At the least, remove the loopholes for commercial property. But the argument is always: "you're trying to kick Grandma out of her house!"

It's a very well funded opposition.


R.Davis
Registered user
Crescent Park
on Nov 21, 2018 at 10:03 am
R.Davis, Crescent Park
Registered user
on Nov 21, 2018 at 10:03 am
8 people like this

QUOTE: Prop 13 should be repealed for commercial businesses and retained for residential property owners.

Agreed. That would be the first step and a sound one.

QUOTE: At the least, remove the loopholes for commercial property. But the argument is always: "you're trying to kick Grandma out of her house!"

The last time I checked, Grandma isn't residing in a commercial or industrial site.


Anon
Another Palo Alto neighborhood
on Nov 21, 2018 at 10:46 am
Anon, Another Palo Alto neighborhood
on Nov 21, 2018 at 10:46 am
2 people like this

Posted by Curmudgeon, a resident of Downtown North

>> How does this euphemistically disguised asylum address our crying need for workforce housing?

For people who want to learn a little more about people with disabilities in our midst, here is a nice report designed for exactly that purpose:

Web Link

I have no problem with facilities designed for people with disabilities. I am only concerned about this one because of -parking-. What will likely happen is that inconvenient parking in the facility will go unused, while staff, visitors, and tenants will park in the street.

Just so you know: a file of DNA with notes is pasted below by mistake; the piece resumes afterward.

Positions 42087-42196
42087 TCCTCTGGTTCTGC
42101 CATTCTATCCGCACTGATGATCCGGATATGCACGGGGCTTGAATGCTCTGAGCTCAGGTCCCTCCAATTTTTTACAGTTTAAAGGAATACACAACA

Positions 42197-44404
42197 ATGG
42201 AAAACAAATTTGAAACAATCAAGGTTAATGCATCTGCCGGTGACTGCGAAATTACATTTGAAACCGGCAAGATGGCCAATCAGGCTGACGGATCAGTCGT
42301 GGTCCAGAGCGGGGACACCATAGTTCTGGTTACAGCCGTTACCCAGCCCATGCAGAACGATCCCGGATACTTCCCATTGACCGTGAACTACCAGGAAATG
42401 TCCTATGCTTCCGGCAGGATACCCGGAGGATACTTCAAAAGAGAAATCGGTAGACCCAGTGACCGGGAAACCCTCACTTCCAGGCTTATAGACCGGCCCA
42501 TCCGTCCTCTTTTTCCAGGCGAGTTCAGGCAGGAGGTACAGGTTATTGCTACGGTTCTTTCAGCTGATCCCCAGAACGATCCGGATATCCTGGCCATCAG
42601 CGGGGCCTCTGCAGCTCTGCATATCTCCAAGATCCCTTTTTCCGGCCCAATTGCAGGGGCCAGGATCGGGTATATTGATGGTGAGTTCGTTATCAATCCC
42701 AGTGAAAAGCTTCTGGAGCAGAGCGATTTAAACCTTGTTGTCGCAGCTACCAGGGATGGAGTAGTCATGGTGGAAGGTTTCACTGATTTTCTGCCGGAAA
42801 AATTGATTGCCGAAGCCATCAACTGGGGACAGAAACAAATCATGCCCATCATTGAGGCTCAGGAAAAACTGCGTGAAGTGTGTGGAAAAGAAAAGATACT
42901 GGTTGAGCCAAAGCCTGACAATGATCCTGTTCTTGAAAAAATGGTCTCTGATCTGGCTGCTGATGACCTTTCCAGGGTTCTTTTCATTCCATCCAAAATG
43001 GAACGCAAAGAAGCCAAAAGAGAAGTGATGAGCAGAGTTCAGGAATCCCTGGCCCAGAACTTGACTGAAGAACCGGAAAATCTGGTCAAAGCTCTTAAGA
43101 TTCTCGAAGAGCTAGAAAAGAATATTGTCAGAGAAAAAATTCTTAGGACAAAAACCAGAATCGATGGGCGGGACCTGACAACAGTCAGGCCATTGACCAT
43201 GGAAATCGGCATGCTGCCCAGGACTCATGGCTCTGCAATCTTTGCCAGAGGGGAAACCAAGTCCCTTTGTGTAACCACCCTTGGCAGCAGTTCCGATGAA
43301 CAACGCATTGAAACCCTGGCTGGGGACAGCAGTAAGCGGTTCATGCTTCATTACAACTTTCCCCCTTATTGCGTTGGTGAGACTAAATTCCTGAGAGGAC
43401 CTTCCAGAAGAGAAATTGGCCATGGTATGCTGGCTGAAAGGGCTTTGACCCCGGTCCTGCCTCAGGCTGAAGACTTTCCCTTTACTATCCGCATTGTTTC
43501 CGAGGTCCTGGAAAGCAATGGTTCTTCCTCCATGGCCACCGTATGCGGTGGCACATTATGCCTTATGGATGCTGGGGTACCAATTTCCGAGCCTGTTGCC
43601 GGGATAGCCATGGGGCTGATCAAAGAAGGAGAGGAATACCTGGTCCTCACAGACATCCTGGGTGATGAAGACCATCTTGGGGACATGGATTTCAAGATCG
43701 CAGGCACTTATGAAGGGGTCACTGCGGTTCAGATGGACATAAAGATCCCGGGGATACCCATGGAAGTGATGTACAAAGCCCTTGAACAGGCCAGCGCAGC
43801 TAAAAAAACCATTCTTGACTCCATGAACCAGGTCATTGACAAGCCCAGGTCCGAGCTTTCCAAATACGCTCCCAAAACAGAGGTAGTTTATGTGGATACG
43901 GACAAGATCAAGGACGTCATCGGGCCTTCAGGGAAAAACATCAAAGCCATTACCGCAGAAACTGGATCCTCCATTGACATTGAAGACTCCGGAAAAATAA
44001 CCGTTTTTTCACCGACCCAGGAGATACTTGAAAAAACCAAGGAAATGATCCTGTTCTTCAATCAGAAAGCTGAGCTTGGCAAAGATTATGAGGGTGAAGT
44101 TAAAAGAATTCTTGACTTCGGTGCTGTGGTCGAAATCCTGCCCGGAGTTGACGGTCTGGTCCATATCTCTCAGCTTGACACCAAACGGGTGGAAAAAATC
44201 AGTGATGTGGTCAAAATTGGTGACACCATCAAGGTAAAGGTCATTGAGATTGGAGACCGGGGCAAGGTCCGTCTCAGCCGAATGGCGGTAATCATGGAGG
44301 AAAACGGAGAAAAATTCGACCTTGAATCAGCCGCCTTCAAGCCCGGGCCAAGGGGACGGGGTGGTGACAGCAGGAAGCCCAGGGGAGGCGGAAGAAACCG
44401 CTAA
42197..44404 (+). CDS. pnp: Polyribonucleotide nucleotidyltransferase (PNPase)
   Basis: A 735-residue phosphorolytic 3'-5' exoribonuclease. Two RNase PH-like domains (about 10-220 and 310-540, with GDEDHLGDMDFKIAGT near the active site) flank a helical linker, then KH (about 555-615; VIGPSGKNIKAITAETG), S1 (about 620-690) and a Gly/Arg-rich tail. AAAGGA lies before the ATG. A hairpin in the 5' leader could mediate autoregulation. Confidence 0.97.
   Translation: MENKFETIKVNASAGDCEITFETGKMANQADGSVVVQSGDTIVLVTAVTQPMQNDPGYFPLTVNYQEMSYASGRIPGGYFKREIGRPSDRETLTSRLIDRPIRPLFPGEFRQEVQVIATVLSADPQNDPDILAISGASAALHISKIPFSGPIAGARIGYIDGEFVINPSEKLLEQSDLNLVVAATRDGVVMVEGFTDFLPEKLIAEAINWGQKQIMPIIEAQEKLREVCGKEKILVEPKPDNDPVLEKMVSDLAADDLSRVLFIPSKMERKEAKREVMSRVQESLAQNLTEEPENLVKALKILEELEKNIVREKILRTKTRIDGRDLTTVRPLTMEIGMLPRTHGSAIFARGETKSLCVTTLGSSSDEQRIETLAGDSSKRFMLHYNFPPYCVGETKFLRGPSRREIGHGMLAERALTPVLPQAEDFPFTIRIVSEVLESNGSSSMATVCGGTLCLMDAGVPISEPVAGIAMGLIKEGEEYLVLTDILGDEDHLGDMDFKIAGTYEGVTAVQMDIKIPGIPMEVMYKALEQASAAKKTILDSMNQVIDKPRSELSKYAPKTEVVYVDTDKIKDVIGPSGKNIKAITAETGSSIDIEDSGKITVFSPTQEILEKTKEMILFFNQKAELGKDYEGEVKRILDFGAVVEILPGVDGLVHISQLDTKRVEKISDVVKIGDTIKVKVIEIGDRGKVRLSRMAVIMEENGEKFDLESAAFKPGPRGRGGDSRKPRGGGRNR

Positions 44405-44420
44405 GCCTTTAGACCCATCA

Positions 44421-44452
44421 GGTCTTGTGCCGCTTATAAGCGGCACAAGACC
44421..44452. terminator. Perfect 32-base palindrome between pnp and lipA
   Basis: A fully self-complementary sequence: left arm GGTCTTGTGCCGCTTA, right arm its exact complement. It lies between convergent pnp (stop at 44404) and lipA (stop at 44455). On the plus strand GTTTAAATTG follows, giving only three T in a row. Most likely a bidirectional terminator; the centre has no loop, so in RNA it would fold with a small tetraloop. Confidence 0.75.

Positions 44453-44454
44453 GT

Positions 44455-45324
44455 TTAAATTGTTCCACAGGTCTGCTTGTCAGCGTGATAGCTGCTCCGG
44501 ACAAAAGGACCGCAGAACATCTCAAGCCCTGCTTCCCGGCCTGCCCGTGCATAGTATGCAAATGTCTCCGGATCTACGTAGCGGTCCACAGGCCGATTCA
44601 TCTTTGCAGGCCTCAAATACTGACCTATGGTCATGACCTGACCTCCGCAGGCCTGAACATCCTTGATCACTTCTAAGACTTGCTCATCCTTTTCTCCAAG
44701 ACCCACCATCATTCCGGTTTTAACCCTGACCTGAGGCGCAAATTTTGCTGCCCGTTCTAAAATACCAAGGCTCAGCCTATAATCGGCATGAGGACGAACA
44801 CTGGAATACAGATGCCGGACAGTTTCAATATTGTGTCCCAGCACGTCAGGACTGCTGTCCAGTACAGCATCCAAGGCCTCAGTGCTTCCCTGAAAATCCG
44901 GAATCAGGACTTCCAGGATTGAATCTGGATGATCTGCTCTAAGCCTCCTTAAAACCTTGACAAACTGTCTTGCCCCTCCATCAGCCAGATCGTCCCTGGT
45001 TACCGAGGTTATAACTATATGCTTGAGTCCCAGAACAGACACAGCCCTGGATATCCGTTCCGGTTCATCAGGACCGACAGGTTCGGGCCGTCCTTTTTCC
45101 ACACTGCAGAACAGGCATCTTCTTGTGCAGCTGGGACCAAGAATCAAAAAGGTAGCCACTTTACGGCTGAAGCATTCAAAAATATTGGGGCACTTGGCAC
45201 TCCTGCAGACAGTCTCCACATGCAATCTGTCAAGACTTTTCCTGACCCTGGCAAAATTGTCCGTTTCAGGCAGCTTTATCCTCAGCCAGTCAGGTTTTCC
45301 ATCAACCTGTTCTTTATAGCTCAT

Prop 13 Is A Con
another community
on Nov 21, 2018 at 11:29 am
Prop 13 Is A Con, another community
on Nov 21, 2018 at 11:29 am
3 people like this

"Prop 13 should be repealed for commercial businesses and retained for residential property owners."

Prop 13 has been abused by residential property owners who show up at city council meetings to decry new housing projects while their own property values skyrocket from lack of supply at no expense to them. Removing it would make them have to face up to the cost of their own actions rather than externalizing it into everyone else.


A Millennial View
Evergreen Park
on Nov 21, 2018 at 12:08 pm
A Millennial View, Evergreen Park
on Nov 21, 2018 at 12:08 pm
21 people like this

> Prop 13 has been abused by residential property owners who show up at city council meetings to decry new housing projects while their own property values skyrocket from lack of supply at no expense to them. Removing it would make them have to face up to the cost of their own actions rather than externalizing it into everyone else.

The Prop 13 property owners have been getting away with this loophole for far too long. It's time for them to pay the piper as others have. What makes them so privileged?

It's easy for them to tell others to find somewhere else to live while they're paying 1970s property tax rates and living high off the hog in many instances. If they were displaced or forced to relocate, they'd be singing a different tune.

When Boomers ridicule Millennials for a false sense of entitlement, they are being hypocritical as it's easy to point fingers when you yourself have got it made.


Yeah But...
Another Palo Alto neighborhood
on Nov 21, 2018 at 7:41 pm
Yeah But..., Another Palo Alto neighborhood